Even the garden terrace and the porch of the front door are decorated with fragments of discarded tiles and teapots laid in a crazy paving, in cement hidden by anemones but barely visible from the road. “It’s easy to do – all it takes is a hammer, a few jars and two days,” he says.
Fassett’s textile workshop on the top floor is the beating heart of the house. He used to knit on his bed but has since moved his studio upstairs, where it’s quiet and bright. He starts each day with a cup of hot water, working on a low beige chair with a tangle of wool at his feet. “I love that knitting is visceral — that you take a bunch of shitty strings and put them together into something imperfect,” he says. His seat is surrounded by pots of needles, his beloved digital radio and a floor-to-ceiling shelf of neatly folded fabrics in vibrant colors. “A lot of the knitting is beige, and I’ve always hated that,” he says. “We have this great history as humans with plaids, paisleys, checks and medieval interpretations, and we have so many colors.”
Fassett is known to be a knitter but he still enjoys painting. His still life studio is across the landing from his textile studio, with shelves filled with color-coordinated china scavenged from flea markets and charity shops that he assembles into still lifes on a large coffee table. angle and painted with watercolors and acrylics. “When I started I was trying to be a serious artist, and I was warned not to get into crafting if I wanted to,” he says. His New York contemporaries were Willem de Kooning and Franz Kline “although I didn’t like what they were doing,” he says. “I was interested in modest home environments and how easy it is to bring color into your home.” It persisted, but the paint never stuck. “I had too many doubts about myself,” he says. “With knitting, the hours can pass. It’s so therapeutic. I think I bought this house because I knew I needed a suitable place to do so.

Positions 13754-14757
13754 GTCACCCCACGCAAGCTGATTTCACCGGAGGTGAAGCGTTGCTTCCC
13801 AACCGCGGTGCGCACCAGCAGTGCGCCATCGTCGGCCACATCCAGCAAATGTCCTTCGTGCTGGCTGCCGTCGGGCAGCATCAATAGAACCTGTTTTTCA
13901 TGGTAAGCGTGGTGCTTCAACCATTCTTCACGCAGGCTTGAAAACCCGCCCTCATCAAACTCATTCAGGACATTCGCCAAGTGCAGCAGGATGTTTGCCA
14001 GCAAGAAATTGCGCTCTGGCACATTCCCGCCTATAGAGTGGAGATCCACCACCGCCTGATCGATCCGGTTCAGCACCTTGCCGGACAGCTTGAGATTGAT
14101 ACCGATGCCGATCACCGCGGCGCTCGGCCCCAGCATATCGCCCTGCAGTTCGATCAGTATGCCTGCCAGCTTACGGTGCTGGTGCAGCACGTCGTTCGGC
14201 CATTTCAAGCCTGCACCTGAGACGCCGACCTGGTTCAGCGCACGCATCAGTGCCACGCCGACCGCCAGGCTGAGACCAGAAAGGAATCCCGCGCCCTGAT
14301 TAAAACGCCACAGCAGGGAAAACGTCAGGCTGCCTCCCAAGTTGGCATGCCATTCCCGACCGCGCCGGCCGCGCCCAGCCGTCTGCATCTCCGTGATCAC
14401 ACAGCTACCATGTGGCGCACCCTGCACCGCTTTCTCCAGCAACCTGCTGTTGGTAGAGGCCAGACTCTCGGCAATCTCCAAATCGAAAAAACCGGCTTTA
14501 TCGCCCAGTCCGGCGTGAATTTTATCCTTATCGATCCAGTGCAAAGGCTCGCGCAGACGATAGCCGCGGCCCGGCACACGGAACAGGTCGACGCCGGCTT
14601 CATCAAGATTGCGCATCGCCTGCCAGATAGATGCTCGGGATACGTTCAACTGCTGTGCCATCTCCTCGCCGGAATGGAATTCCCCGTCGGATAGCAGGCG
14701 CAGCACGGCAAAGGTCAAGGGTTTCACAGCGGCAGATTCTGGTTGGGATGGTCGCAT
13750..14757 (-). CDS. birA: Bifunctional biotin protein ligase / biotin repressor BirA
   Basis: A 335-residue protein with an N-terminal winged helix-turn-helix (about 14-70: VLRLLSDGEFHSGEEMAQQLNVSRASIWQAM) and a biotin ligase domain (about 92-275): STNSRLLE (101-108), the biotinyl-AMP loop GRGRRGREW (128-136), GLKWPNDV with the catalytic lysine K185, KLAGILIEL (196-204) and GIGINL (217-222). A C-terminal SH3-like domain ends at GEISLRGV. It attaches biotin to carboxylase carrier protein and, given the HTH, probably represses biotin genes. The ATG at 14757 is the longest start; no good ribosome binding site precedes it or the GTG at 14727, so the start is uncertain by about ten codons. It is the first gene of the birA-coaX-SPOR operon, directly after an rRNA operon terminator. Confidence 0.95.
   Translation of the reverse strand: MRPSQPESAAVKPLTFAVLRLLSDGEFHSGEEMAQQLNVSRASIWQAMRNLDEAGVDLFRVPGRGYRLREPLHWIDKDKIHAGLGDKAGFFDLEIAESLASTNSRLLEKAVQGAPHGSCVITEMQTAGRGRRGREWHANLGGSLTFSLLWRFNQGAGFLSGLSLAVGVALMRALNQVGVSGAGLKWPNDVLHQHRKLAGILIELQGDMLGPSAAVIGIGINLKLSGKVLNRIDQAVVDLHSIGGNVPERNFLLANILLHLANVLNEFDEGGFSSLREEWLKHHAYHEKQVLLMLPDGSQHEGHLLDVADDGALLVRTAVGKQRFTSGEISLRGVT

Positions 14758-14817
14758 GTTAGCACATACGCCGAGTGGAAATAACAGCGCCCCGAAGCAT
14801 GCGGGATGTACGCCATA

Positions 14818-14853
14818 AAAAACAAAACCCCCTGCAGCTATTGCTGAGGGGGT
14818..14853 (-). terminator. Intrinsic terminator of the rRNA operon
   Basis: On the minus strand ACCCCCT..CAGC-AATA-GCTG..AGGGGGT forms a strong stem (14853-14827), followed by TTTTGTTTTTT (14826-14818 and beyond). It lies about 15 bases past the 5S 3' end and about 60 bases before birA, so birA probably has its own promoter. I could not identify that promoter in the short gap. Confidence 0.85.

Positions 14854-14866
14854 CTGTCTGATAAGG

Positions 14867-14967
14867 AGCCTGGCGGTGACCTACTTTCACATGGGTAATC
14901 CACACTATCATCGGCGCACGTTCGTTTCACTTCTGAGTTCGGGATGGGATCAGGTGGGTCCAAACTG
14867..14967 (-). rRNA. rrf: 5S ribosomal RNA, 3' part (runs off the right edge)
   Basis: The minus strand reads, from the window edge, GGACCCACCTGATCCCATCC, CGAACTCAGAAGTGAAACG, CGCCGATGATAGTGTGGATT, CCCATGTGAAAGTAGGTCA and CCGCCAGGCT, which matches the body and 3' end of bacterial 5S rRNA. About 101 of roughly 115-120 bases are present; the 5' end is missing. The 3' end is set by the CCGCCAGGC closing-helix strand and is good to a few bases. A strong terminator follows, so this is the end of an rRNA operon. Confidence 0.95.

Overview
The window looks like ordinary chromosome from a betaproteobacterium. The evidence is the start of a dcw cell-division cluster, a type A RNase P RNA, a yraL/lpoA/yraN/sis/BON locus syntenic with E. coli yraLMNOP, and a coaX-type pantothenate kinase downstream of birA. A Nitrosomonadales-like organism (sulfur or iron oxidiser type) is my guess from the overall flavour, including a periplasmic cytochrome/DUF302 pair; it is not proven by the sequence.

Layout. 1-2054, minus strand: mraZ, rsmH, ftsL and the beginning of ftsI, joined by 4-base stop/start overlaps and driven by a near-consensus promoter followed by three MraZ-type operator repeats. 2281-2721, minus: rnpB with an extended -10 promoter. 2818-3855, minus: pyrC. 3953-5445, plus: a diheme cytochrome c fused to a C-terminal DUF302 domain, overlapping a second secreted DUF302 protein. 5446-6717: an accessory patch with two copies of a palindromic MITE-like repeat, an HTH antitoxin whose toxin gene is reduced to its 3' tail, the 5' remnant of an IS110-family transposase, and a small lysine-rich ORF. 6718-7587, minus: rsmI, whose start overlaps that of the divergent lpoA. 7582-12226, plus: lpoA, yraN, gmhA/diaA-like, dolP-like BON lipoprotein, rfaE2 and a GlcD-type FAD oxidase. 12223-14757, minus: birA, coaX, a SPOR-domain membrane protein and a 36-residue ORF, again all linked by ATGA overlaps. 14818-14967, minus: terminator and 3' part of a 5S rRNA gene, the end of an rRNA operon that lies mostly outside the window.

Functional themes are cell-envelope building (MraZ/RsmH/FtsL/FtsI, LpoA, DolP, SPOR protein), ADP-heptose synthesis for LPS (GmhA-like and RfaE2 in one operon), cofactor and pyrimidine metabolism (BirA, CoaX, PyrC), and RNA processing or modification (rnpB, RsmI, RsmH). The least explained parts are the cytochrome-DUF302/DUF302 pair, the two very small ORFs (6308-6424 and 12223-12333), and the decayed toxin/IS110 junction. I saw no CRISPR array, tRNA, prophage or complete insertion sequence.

Among the many celebrities who called on him, it was Barbra Streisand’s visit in 1983 that remains etched in his memory. “I open the door and walk in this little woman with stringy hair, and she kind of whispers, ‘Hi, I’m Barbraaaa’,” he says. “I say, ‘I know who you are. I just didn’t expect to…” he trails off, indicating his height with his hand. Streisand had become interested in knitwear while making Yentl and someone suggested he meet Fassett. , she landed on a dress — “black with colored stripes, I think” — and asked Fassett to remake it for her in something colorful, much to her delight.”She wanted color. Color!” What a woman to want something non-black.
He is “disinterested” in fashion, “although every once in a while it seems to veer in my direction”. In 2019 he collaborated with fashion brand Coach, and before that Fassett was both muse and collaborator for Ottavio Missoni, the Italian knitwear designer who fused his color with a swirl of zigzags and stripes. “Suddenly you see quilting is powerful,” Fassett says, “or people reusing old pieces of fabric to create new things — and my name comes back.”
Grooming: Carol Sullivan at Arlington Artists
Kaffe Fassett: The Power of Pattern runs until March 12, 2023 at the Fashion and Textile Museum in London